Healthcare centers rely on medical equipment to provide the highest quality of care to patients at all times.  It is crucial that your facility have a system in place to manage, maintain, and repair high end, technologically advanced medical equipment like LINAC.  This can be done simply by contracting services through an OEM or third-party service provider.  Facilities must have a strategy in place that fits their exact needs including both maintenance and repair.

Considerations in Medical Equipment Service Contracts

When you are purchasing a contract, it is important to make sure you know exactly what is and what is not covered.  Full-service contracts, through an OEM or third-party provider should normally provide parts, labor, and preventative maintenance.  Analyze your facility’s medical equipment needs.  Ask yourself the following:

  • What times of the day is equipment used for patient care?
  • Are back-up systems available if the main piece of equipment is down?
  • How old is the current equipment? What is the service history of the equipment?

Ways Facilities Can Save When Contracting an OEM or Third-Party Provider

  • Choose an 8 am to 5 pm, Monday-Friday option for service and maintenance.
  • Combine equipment and facilities into a single contract.

In-House Strategies to Support Contracted Services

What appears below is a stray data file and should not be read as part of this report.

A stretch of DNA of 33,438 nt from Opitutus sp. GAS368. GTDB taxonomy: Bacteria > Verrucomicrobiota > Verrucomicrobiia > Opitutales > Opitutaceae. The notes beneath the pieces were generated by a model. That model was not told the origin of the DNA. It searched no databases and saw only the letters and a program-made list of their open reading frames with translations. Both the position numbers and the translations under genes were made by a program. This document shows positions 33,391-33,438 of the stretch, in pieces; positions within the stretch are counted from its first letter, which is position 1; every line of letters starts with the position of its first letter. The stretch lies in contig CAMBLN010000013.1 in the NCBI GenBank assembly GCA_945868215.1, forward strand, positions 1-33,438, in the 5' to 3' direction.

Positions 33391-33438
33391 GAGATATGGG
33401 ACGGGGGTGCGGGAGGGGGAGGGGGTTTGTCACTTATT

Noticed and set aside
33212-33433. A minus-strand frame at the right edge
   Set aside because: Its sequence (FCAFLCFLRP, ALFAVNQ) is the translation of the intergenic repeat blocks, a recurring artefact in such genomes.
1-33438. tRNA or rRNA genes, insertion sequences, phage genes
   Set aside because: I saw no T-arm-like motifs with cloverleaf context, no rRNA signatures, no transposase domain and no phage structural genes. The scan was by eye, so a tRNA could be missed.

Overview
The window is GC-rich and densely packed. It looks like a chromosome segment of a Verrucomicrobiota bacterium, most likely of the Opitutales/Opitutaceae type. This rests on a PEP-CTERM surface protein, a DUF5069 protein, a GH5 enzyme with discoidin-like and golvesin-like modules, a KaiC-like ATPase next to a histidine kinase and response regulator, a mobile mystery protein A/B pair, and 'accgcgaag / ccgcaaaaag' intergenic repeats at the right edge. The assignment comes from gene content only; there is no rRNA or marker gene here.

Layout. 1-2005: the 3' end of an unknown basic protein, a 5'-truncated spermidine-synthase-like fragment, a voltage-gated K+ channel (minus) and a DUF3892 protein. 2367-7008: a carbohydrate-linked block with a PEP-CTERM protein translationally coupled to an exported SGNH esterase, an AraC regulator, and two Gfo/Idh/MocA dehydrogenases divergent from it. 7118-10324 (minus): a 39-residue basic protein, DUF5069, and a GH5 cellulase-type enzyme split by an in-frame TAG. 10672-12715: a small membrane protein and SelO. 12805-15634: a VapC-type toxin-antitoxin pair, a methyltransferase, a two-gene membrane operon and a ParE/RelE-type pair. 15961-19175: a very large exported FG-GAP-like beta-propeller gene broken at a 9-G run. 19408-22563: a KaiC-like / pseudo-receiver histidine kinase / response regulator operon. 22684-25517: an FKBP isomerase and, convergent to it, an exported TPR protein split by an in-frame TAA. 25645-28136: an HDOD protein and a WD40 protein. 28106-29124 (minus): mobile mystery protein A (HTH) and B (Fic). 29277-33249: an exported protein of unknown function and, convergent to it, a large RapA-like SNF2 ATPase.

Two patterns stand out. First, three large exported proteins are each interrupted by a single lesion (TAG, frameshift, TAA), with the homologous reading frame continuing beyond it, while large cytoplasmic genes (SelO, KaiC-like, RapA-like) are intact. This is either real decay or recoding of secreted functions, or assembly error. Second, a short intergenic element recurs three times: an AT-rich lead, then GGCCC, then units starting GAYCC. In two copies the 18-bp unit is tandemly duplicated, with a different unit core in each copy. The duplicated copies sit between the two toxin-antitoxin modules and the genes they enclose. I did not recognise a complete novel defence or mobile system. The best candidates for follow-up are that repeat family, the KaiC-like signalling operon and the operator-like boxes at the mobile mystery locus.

Even with contracted services there should be an in-house program to support it.  There are quite a few cost saving strategies including the assessment of available staff, the competency of your staff, the history of equipment, and the level of risk the hospital wants to assume.

  • Determine your staff’s availability and capability.  The staff should attend training and expectations of the level of support to be given for each piece of equipment should be determined.
  • Do a complete cost/benefit analysis between a full-service contract vs a combination of contracted services and staff maintenance.  Remember to consider the costs associated with training, parts, and additional tools/equipment that would be needed.
  • Review the historical data on the expense of labor and parts for each piece of equipment.  This will help you determine the cost of parts and labor under contract if you wouldn’t have had a contract in place vs having the contract in place.

As mentioned earlier there are a number of different medical equipment service, maintenance, and repair plans beyond full-service contracts. These include:

  • Preventive Maintenance Contract
  • Parts Only Contract
  • Biomed Support Contract

After doing research and analysis on your existing equipment you should have a good idea on which type of service contract best suits your company.  Linear accelerator maintenance, repair, service, and parts will obviously cost more than then the same services on a hospital bed.  These are the things that facility leaders need to account for when contracting with an OEM or third-party service company.